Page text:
The Union Polaris showed well from distance, but as soon as you look closely behind the glossy of the varnish we just realized that this boat has not been at sea for quite a long time, and revealed more problematic issues as the engine, the compatibility of a worm gear stirring with a windvane, some rotten spots that cleary states some leaks and some flimsy set up that could be a nonsense at sea. In short, we were disapointed. This boat is not quite ready to go to sea, and if the old Volvo is dying, what next ?
Did we make a big mistake ? Our enthusiasm suddendly dropped. A week had passed, we were technically homeless, boatless, boxless (this one sailing between Portugal and Vera Cruz...hopefully ) and in Mexico..
Nanna on the hard
We just went on to see more boats and... the first one we saw caught our eyes and our heart. Nothing flashy about it, a strong built 35 footer, sturdy and fully equipped. A Southern Cross (becoming soon Southern Comfort for Magnus !)35, built as Röde Orm is. price wise... well not a bargain as the other one, but the assurance of a sea worthy boat as soon as it is in the water. Nothing to add. So Nanna is a Southern Cross 35, nicknamed Southern Comfort by the Viking !!

Thanksgiving today and we are invited for a party ! By the way, I had the great pleasure to see some friends I left behind three years ago. It was almost like coming back home. But how many homes do I have ? !!
Oh and did I mention Magnus first encounter with a tarentula (young one) and a scorpion, in the room ? and the nightly howls of coyotes ? Pretty exotic for a Viking !

Friday, October 29, 2010

hasta luego misty river, good bye Röde Orm

We left the secure cocoon of the river, leaving behind good friends, and knowing it is a place we can always come back and find peace and beauty. It was also our last ride with Röde Orm, and soon we will have to say our good byes to the good friend and safe home she has been. 
Double nostalgia, but also the thrill of discovering something new, for me it will be the new Nanna, for Magnus, he will discover the Sea of Cortez.  But before, we have one week to deal with all the logistics.... And that, it is not fun !!

Tuesday, October 19, 2010

getting ready for the big move... or backtracking...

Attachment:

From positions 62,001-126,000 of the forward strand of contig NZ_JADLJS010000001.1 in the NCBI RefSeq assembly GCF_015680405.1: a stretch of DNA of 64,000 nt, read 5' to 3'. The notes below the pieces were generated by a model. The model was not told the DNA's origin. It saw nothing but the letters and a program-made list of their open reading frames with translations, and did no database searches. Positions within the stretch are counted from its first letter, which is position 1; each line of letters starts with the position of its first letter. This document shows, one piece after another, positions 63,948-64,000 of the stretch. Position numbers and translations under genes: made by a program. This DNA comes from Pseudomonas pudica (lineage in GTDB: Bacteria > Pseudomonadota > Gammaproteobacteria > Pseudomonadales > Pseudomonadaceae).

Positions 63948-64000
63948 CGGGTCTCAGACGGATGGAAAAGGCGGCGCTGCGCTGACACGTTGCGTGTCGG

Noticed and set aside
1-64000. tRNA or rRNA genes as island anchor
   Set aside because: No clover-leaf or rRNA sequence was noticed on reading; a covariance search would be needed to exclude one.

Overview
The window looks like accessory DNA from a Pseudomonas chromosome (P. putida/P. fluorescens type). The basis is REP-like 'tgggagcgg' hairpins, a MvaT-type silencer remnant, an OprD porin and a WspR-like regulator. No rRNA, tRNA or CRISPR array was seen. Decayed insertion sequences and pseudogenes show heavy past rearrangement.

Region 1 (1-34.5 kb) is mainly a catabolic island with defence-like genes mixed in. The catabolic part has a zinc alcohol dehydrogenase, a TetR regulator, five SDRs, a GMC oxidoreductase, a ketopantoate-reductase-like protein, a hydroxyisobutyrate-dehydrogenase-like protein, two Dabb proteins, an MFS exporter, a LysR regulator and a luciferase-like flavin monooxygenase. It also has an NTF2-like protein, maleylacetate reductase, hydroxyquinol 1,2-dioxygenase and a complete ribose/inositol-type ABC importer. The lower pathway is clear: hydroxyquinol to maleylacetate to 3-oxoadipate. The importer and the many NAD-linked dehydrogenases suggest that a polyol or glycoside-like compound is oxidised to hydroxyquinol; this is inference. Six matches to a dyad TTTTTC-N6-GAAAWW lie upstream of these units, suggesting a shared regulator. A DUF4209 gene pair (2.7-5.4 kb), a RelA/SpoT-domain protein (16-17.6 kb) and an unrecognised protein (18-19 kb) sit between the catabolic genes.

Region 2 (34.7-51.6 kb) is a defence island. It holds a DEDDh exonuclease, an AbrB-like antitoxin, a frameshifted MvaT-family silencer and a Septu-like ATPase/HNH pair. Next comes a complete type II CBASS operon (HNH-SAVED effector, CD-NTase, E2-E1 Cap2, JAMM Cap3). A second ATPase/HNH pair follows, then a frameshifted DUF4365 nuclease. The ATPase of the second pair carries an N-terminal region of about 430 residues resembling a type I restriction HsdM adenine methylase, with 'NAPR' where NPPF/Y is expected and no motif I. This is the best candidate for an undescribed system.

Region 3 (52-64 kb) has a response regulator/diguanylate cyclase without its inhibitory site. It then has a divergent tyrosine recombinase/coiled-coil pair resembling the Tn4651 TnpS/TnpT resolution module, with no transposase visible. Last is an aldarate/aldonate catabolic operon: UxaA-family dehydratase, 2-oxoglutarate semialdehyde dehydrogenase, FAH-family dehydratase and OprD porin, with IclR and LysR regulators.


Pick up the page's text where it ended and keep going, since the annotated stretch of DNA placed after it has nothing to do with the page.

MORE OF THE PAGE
Moving from house to boat, done it. Moving from house to house done it. Moving from house to storage done it too. Moving from boat to boat, about to do it and to make the game more thrilling, from one continent to the other some 12 thousand kms apart, and all of those above in less than 3 years. Though considering my former experiences the last 25 years, nothing abnormal. Though this time it is quite unsettling when we have to rely on a ship freight to send our personnal stuff. We will be in our next home that we will discover too... before anything we sent by ship arrive and who knows when and in which shape will it arrive ?
Anyway, Röde Orm will change hand as we leave to take over Nanna. Everything went swithly and smootly so far and not one month after we came back from North, everything with Röde Orm was concluded.
But most unsettling for me is that I am crossing back my own tracks to the place where I decided to start over a new phase of my agited life. Because of all places, Nanna is in San Carlos, Mexico. Having friends there helped and was also a deciding factor when the newly named Nanna was chosen as the one to replace Röde Orm. Now that we do not have land base, Röde Orm feels a little bit too narrow and crowded for long term cruising. Nanna with its 36 ft will seem a very big boat to us.

It was a perfect sail today as we went back to the river from Faro to prepare our stuff to be sent via ship freight, meaning building a big box. A warm summery breeze shoved us downwind on a beautiful flat sea. 4.5 knots was the perfect speed just enough to arrive before dusk in the mouth of the river. We realized that was one of the very last sail with Röde Orm and that surely brought a lot of nostalgia.

Wednesday, September 22, 2010

return to the beautiful river

Some sailors at the end of their wandering life or the dreamers still dreaming the faraway edens end up here on the shores of the Guadiana. The charm of this river winding between virgin lands and beautiful hills at the back doors of Portugal and Andalucia is such that some anchors get sucked in the mud for ever: Lot of boats sailed their last miles here to the point of no return, still pulling on their chain as dogs on their leash turning their nose to the upcoming tides still hoping to go for a last ride. And after all, they still could do it, the Ocean is so close, just one tide away !